Raymond Hill We seem to have had our fair share of deaths this year, either former Chester Branch ringers or ones still on the books. I mentioned Vicki Parke of Handley in the April Newsletter; but fairly soon after that we heard that Ray Hill, a ringer at Waverton, died suddenly. He had been a member since 2005 and a faithful Sunday service ringer. Our very belated sympathy to his family.

Congratulations Diamond Weddings are always a bit special. This one also got something sent by the Queen. I’m sure you’ll join with me in sending our warmest wishes and heartiest congratulations to Robin and Carol Ferris, ringers at Waverton, on reaching their 60th Wedding Anniversary in July. I am fairly sure that Robin is our oldest branch ringer, but somebody will correct me if I’m wrong; of that I have no doubt. There is another ‘big one’ which I ought to mention. My wife certainly needs to be congratulated for putting up with me for fifty years. I was pleased to be invited into a quarter last Friday, and there were some people in the band with whom I rarely ring. See Ringing World link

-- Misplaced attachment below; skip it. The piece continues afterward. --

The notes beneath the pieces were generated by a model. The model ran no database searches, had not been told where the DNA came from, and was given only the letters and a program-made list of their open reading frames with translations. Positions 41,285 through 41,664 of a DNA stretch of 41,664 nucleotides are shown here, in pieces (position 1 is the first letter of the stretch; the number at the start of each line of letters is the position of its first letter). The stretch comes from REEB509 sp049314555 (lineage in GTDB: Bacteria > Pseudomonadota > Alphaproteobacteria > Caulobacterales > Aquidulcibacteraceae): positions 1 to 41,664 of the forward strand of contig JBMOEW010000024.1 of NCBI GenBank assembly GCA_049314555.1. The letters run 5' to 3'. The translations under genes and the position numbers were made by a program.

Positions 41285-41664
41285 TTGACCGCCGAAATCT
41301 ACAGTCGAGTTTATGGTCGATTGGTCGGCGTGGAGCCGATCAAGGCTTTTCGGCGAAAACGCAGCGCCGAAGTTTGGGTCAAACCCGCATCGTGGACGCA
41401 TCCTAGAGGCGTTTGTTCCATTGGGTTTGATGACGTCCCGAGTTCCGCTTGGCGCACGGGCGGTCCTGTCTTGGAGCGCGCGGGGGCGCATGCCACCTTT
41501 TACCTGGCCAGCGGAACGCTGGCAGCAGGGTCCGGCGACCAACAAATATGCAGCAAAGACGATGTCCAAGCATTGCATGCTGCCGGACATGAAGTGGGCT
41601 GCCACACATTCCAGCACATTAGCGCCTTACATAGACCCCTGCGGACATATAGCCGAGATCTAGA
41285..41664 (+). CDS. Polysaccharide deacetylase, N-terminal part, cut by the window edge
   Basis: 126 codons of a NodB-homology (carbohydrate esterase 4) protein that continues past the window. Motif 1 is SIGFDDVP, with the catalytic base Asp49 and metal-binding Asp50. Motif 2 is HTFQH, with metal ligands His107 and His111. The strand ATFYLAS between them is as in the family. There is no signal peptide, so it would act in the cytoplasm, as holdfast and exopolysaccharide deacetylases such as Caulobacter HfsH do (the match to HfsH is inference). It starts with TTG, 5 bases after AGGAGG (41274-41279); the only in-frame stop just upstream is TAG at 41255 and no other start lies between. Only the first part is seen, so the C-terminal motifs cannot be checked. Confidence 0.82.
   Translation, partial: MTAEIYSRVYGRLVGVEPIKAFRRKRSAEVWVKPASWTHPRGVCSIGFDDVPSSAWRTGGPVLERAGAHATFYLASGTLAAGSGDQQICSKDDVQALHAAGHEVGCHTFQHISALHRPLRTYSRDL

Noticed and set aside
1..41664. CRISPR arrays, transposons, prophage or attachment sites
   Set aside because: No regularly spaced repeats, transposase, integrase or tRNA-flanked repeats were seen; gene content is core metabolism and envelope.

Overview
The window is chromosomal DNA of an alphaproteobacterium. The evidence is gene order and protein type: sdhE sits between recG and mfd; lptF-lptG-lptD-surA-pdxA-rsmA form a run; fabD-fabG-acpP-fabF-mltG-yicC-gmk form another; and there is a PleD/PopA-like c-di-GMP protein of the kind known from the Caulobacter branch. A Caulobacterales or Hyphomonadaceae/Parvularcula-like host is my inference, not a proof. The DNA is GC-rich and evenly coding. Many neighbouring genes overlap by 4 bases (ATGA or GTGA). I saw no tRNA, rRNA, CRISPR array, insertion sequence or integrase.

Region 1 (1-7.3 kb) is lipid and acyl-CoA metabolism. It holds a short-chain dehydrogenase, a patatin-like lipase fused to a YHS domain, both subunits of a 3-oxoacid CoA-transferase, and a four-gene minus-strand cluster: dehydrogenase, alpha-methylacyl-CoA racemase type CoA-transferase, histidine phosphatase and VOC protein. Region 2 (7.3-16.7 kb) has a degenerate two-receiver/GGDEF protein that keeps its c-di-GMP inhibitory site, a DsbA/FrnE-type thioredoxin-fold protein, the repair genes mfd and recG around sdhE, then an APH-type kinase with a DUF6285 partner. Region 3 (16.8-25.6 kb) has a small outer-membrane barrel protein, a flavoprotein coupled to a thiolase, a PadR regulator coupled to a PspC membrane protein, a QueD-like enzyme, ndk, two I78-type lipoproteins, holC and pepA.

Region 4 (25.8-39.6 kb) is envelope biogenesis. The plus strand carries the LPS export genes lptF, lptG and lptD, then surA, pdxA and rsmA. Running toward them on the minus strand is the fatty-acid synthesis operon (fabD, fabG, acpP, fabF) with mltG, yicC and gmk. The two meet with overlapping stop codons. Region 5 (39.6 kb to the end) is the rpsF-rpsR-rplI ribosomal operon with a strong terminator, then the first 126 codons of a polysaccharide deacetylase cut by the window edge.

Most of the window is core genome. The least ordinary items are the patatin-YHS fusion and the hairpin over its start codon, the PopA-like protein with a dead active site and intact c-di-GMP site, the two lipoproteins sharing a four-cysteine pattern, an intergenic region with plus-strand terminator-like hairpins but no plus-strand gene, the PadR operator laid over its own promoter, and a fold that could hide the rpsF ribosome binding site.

And finally I obviously got carried away in Newsletters earlier this year with quiz questions and instead of asking one or two simple questions, put in a whole lot of them. In the highly unlikely event that anybody is still trying to puzzle out exactly what the definitions of Delight and Surprise methods are, or just what is meant by Asymmetric Methods, I refer you to the excellent Tower Handbook, which is now online. See the Glossary – but it might not help much! Click here

Going back to Asymmetric Methods, however, I should like to refer you to a peal board at Pulford. One such method appears there, and I wonder if anybody knows what it is. The question proper is about somebody in our branch from the past. We had a tapper in the Chester Branch. Can you name this person and above all explain just what a tapper does?

JDA Saturday, 04 August 2018